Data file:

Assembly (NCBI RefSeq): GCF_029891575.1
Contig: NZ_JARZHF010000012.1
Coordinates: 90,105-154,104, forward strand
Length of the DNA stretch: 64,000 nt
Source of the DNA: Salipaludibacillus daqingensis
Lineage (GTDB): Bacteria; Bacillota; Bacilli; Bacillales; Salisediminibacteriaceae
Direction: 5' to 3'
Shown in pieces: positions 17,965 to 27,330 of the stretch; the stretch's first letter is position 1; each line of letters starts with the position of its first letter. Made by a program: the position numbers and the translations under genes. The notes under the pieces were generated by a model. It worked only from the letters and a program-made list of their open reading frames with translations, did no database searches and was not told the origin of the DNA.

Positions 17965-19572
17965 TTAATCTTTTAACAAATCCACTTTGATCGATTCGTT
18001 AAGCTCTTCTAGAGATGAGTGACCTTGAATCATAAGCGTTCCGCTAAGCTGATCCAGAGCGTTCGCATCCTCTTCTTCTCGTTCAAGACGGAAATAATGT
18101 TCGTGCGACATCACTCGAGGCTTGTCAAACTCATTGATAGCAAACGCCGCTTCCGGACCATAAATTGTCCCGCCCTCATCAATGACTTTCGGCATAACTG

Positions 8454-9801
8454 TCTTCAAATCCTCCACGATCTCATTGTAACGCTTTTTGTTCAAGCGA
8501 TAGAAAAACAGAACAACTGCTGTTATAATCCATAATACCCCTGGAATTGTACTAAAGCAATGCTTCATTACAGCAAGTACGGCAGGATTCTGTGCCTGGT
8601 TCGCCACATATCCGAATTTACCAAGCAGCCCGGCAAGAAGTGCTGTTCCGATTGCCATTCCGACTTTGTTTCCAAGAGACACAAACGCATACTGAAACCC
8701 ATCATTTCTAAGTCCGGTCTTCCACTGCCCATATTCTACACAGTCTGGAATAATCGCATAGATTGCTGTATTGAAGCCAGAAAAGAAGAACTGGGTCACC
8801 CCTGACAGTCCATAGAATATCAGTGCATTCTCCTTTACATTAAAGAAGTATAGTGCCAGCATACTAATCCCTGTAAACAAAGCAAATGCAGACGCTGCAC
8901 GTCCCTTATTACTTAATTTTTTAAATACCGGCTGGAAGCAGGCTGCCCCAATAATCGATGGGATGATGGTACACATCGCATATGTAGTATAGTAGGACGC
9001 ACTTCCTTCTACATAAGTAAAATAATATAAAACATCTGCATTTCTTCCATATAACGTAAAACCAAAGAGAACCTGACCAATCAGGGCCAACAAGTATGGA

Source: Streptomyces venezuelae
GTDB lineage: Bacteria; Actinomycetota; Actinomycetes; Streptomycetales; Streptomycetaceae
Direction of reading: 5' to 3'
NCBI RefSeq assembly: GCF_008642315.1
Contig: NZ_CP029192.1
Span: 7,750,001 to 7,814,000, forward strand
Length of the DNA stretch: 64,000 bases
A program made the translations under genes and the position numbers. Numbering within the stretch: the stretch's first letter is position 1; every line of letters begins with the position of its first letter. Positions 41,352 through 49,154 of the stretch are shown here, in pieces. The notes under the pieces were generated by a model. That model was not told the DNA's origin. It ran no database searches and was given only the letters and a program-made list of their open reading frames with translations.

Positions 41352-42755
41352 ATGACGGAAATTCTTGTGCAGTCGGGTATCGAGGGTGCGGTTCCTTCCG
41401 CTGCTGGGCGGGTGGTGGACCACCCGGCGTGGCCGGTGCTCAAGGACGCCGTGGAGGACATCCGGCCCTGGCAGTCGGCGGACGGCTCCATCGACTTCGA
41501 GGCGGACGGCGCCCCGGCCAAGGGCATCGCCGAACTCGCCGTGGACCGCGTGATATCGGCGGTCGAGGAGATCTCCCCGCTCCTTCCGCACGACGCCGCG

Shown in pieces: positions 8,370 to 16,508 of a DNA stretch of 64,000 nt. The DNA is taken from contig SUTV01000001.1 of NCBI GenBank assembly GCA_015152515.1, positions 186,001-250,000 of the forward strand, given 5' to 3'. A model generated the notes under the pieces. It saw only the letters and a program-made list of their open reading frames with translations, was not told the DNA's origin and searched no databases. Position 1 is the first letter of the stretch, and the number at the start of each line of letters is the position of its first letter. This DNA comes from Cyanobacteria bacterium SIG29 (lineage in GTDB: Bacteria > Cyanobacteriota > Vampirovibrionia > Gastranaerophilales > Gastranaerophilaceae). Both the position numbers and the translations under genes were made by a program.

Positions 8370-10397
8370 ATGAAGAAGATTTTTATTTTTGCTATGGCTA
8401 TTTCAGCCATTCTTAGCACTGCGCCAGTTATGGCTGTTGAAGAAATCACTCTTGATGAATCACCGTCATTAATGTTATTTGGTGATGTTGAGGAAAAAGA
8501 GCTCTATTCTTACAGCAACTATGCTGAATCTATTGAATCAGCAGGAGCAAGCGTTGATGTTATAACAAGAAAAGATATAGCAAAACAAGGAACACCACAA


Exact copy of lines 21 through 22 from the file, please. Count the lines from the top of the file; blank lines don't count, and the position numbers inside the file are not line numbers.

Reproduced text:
Source: Streptomyces venezuelae
GTDB lineage: Bacteria; Actinomycetota; Actinomycetes; Streptomycetales; Streptomycetaceae